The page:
Egypt J Pediatr Allergy Immunol, (October 2003), Volume No. 1, Issue 02  
Egypt J Pediatr Allergy Immunol 2003 ; 1 ( 02 ) : 118-124 -
, ESP - 95  
A study of annexin-V labeled-lymphocytes apoptosis in pediatric-onset systemic lupus erythematosus in comparison to juvenile rheumatoid arthritis
Ashraf A. Salama   Hoda Y. Tomoum   Afaf A. Mostafa   Emad M. Mourad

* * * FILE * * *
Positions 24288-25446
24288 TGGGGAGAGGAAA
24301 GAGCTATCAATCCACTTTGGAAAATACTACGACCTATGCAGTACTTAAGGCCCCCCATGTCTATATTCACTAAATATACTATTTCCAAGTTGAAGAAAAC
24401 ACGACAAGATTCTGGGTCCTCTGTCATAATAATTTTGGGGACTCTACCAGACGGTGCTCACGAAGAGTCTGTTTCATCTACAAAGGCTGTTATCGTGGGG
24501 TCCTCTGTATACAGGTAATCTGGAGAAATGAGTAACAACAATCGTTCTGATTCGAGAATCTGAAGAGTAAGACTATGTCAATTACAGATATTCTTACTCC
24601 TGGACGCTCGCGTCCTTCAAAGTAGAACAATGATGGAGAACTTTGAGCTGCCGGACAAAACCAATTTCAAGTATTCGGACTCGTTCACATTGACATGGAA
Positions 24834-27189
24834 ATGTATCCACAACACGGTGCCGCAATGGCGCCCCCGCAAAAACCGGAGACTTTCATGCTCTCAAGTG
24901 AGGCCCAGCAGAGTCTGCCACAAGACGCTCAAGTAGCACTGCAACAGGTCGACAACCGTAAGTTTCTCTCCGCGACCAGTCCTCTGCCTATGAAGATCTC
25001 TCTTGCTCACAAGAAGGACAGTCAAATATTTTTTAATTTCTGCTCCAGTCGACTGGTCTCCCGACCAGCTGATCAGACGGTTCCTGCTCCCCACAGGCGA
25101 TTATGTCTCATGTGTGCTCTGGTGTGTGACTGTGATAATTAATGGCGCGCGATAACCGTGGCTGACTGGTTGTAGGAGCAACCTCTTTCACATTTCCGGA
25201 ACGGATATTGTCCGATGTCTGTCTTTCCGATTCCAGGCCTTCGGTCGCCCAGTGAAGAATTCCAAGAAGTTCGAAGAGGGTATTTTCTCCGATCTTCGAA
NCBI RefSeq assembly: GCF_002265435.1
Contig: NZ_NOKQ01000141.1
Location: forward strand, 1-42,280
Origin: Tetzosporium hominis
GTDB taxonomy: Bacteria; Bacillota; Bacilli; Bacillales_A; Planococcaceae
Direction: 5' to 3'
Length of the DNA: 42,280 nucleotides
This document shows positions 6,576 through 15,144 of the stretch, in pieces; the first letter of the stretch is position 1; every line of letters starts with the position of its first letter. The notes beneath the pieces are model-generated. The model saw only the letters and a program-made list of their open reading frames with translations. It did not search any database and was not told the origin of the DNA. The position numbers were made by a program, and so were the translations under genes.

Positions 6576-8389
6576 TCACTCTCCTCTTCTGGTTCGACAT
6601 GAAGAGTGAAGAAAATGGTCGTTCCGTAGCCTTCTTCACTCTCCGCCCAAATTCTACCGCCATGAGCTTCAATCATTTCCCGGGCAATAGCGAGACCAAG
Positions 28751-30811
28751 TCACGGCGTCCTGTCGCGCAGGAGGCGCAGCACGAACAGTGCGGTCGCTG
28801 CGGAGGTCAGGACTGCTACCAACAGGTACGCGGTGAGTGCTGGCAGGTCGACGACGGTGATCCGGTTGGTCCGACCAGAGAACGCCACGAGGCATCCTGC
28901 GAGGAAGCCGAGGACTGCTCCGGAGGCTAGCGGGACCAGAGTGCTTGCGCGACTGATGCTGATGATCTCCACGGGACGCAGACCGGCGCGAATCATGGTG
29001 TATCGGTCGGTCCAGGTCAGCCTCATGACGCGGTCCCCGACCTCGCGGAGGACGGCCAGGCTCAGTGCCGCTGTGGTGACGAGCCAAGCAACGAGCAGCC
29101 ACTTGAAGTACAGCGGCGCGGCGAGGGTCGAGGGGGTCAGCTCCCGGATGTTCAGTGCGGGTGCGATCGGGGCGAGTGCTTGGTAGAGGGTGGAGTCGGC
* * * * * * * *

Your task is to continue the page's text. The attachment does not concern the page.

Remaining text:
Background: In systemic lupus erythematosus (SLE), which is the prototype of autoimmune diseases, the autoimmune process seems to be antigen driven. Apoptosis is responsible for eliminating cells from the immune system that are autoreactive, and defects in apoptosis may contribute to autoimmune diseases such as SLE and juvenile rheumatoid arthritis (JRA). Objective: This work is aimed to study the apoptotic peripheral blood lymphocytes in patients with pediatric- onset SLE, to trace its correlations, if any, with the disease activity and clinical presentation, and to compare the apoptotic process to that in JRA, as an example of another rheumatologic disorder. Methods: The study was conducted on 32 patients with pediatric- onset SLE; their ages ranged between 5 and 25 years (mean + SD = 15.5 + 4.4). In addition to various laboratory investigations needed for diagnosis, assessment of different system involvement as well as disease activity, the percentage of early circulating apoptotic lymphocytes was measured by flowcytometry using Annexin V. The results were compared to that of 20 age and sex matched clinically healthy children and adolescents as well as 10 JRA patients. Results: The percentage of circulating early apoptotic lymphocytes was significantly higher in SLE patients (mean SD = 7.02 7.29 %) and JRA patients (mean SD=5.91 6.00 %) as compared to healthy controls (mean SD = 1.89 2.21 %; p=0.0003 and 0.023, respectively). The levels of apoptotic lymphocytes seemed higher in SLE patients than in JRA patients but the difference was statistically insignificant (p=0.58). There was no correlation between the percentage of circulating apoptotic lymphocytes and the disease activity markers (SLEDAI and ESR), different system involvement and the dose or duration of corticosteroids therapy. Conclusion: The general increase of circulating apoptotic lymphocytes seen in SLE patients may not be specific to SLE and could be seen with other autoimmune diseases. It seems that disturbance in the apoptotic process contributes more to the phenomenon of autoantigenicity rather than the prediction of the disease clinical activity or specific organ involvement.